Statues of James and Willard Rouse coming out of storage into the light

Likenesses of founder of Columbia, brother to be placed on lakefront

October 16, 2001|By Laura Vozzella | Laura Vozzella,SUN STAFF

You can see James W. Rouse's fingerprints all over Columbia, but you can't see him.

A statue of the town's founder, who died in 1996, has been tucked away in storage closets for about 2 1/2 years, forced out of sight by vandalism and indecision.

The wait has been long and perhaps a little undignified for a man revered here for welcoming people of all races, faiths and incomes to his new town.

Locked up with the sculpture in a Columbia Art Center storage area is a companion statue of Rouse's older brother, Willard G. Rouse, who was executive vice president of the Rouse Co. The bronze younger brother holds court, punctuating some point with an extended right hand. Willard Rouse is his captive audience, dutifully taking notes.

The slightly larger-than-life Rouse brothers are about to have more company. The Columbia Council decided last week to move the statues to the downtown lakefront, which draws thousands of people to its restaurants, offices and events.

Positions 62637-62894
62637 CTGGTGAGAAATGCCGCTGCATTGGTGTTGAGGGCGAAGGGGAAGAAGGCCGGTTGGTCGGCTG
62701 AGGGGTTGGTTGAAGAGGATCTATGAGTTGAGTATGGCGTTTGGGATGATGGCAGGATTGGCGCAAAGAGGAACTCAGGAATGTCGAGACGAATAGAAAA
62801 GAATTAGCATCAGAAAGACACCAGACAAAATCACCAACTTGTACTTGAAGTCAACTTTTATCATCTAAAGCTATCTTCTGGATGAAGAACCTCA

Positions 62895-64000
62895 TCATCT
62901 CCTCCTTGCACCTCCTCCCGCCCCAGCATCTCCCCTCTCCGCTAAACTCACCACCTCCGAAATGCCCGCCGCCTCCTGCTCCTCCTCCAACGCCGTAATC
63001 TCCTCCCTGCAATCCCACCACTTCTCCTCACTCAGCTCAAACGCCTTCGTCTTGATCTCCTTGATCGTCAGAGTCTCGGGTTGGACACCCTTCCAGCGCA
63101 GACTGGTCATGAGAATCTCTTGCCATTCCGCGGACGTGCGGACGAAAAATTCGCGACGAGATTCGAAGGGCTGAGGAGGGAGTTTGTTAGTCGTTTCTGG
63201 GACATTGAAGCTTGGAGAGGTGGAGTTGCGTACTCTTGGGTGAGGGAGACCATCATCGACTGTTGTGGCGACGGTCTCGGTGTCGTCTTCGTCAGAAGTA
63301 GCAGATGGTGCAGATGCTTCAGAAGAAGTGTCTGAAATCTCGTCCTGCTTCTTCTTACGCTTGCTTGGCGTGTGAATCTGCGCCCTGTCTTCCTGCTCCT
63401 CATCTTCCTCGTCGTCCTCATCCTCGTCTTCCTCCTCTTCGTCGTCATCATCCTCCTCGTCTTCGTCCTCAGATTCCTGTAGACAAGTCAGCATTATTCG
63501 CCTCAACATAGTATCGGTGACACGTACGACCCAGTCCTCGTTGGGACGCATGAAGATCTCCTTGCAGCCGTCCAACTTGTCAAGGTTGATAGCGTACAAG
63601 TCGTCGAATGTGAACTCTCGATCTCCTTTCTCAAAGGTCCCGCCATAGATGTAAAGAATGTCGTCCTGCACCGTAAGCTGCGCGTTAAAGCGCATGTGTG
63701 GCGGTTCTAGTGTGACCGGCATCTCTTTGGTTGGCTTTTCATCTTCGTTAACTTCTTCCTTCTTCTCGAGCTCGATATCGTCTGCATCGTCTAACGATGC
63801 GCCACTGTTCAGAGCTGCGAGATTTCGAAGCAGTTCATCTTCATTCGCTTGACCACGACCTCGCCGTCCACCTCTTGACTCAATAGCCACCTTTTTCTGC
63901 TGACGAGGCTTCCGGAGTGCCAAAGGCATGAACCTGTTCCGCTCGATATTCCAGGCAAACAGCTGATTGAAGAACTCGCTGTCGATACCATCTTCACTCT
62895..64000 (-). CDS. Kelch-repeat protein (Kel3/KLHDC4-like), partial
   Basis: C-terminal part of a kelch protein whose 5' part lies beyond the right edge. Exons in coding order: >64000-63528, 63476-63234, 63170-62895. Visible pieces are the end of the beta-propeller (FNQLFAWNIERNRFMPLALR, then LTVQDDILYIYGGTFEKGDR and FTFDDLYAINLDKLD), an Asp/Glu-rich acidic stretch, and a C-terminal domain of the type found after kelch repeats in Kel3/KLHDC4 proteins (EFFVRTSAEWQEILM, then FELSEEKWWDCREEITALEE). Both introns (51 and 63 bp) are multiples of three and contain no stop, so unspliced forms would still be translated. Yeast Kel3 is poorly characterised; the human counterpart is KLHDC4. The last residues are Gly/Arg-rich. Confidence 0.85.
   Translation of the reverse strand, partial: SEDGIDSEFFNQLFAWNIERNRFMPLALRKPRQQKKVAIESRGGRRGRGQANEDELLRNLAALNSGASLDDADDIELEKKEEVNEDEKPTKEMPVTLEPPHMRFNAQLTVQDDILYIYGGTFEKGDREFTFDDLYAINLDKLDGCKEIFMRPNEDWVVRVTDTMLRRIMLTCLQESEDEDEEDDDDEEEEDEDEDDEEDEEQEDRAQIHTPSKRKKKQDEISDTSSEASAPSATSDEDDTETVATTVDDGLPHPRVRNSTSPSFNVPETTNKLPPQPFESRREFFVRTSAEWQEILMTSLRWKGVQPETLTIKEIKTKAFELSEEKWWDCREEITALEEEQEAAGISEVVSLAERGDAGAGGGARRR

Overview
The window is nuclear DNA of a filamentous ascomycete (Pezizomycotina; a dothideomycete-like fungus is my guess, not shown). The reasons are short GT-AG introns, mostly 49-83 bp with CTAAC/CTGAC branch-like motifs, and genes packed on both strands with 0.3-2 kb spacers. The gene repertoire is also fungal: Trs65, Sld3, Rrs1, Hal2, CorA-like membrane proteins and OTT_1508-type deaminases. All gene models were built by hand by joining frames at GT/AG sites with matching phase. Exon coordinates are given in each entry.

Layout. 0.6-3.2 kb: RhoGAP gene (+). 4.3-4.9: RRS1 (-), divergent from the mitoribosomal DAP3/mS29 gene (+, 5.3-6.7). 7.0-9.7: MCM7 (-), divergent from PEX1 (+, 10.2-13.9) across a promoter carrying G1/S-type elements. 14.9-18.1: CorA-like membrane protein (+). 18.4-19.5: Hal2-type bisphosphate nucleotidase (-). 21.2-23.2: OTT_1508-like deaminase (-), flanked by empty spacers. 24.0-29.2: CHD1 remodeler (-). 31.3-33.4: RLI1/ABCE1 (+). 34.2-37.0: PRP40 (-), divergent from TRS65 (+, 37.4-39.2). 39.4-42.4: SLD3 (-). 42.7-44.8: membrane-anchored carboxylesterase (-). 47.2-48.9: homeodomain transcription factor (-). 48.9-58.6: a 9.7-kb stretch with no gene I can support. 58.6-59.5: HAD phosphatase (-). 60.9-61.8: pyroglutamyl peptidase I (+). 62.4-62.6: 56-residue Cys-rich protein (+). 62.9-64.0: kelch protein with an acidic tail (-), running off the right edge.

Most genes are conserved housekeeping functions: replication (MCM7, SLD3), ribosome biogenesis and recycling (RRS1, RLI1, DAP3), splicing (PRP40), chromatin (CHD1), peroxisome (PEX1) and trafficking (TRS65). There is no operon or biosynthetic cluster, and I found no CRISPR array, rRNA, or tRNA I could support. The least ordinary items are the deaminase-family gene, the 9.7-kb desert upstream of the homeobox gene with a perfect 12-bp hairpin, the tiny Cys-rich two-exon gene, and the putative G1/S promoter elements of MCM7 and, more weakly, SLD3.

"This is a piece of art we feel has a lot to do with Columbia and its beginnings," said Columbia Association President Maggie J. Brown. "I think it's a symbol of his vision of Columbia. It seems as though he's talking about Columbia with his brother -- his vision, a place that would grow people."

Named "Dealings," the two statues are the work of Baltimore sculptor William Duffy. They were placed outside the Symphony Woods office building in Town Center in 1986. Rouse & Associates, which commissioned the work for about $70,000, owned the building at the time.

The building changed hands several times, and the statues stayed with it. About 2 1/2 years ago, after a vandalism attempt, owners PMRealty Advisors put the bronze brothers into storage. In June 2000, the company sold the statutes to the Columbia Association for $10,000.

Since then, the association has tried to figure out what to do with the pair.

The Columbia Council wants a task force to decide where on the shores of Lake Kittamaqundi to place the statues and whether a plaque with a quotation or some other text should be added.

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